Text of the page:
Review: The True Meaning of Smekday by Adam Rex

The True Meaning of Smekday by Adam Rex. Hyperion Books for Children, 2007. Currently available.

Genre: Middle Grade Science Fiction. No, not really. Speculative Fiction. Ummm, no, it’s not that either. Humorous Fiction? I give up. It’s unclassifiable. Just know that it is really, really good.

Face Value: It’s futuristic and attention-getting. The comic-inspired, space age artwork continues throughout the novel. And it’s all done by the author, Adam Rex! (He writes and draws, folks. We have a winner.)

Side note about the cover: When I first heard about this novel, I was surprised to learn that the protagonist was a young female. I wasn’t getting a “girl reader vibe” from the cover art.  But then I realized that I love this cover because it is gender neutral and doesn’t feature pink sparkles or fiery dragons or anything else that would target an obvious reader group. It doesn’t scream sci-fi either, even though the story incorporates elements from that genre.

Does it break the slate? This book breaks the slate, crams the broken pieces into a jetpack, and shoots them into outer space. Gratuity Tucci, the central character and primary Slatebreaker of this story, is incredibly resourceful and great at getting out of scrapes. She manages to survive in dire situations despite depleted resources and lack of adult assistance. Gratuity also shows great compassion as she becomes acquainted with a character from another culture. She chooses to ignore stereotypes and take the time to learn what the Boov are really like. It’s impressive to see a heroine model such excellent intercultural understanding. We also witness Gratuity’s mom, Lucy, go through a Slatebreaking transformation at the end of the book, which is both surprising and gratifying.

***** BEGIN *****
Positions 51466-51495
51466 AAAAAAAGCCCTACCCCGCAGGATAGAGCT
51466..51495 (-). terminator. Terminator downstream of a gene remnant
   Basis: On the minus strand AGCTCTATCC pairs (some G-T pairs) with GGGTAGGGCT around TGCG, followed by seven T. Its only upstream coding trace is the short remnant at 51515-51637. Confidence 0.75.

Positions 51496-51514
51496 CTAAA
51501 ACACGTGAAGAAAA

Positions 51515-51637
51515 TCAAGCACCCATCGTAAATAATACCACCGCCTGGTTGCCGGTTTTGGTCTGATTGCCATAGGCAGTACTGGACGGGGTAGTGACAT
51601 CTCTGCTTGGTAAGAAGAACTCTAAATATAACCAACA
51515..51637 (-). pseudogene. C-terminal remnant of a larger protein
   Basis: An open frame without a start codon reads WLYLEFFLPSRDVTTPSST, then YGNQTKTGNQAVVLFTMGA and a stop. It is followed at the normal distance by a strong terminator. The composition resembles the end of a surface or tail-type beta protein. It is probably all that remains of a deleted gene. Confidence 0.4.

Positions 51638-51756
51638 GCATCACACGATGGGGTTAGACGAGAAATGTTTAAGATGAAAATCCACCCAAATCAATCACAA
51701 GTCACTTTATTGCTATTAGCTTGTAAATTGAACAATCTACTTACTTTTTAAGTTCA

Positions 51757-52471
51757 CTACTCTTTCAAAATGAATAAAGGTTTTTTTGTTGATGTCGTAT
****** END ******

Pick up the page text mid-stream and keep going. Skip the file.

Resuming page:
Who would we give it to? There are a few young readers I know who are addicted to reading sci-fi novels and are reluctant to read anything else. I think that I could slip this book into their to-read pile and they would be willing to give it a try. I would also give this to any teen with a sparkling wit and sarcastic sense of humor.

Review: I love a child character who is self-sufficient. If you can write a fictional kid who can survive without adults in a time of crisis, you’ve got a character that young readers will connect with and admire. Independence is one of the great desires of childhood. I remember those moments as a kid when I read about young characters that were able to take care of themselves, and I was so envious. I had déjà vu with those feelings while reading The True Meaning of Smekday.

Even before aliens abduct her mom, Gratuity “Tip” Tucci is impressive. She takes care of basic needs for her family because her mom is kind of scatter-brained. When she realizes that she will need to provide her own transportation, she tapes cans to her shoes and learns to drive. (At age eleven, Tip is probably more skilled driver than I am as an adult. Yikes. She has some seriously sweet car skills.) When the Boov aliens take over Earth, Tip doesn’t wait around for instructions. She straps on those cans, gets in the car, and starts to drive.

Not far down the road, Tip’s car breaks down. She is in the midst of looking for a solution when she encounters a Boov named J. Lo who is willing to help. At first, Tip is reluctant – why would she want to get involved with the alien race who conquered her planet, abducted her mom, and generally made her life miserable? Tip decides to give J. Lo a chance, and they become travel companions. Thus begins the weirdest, funniest road trip story I have ever read.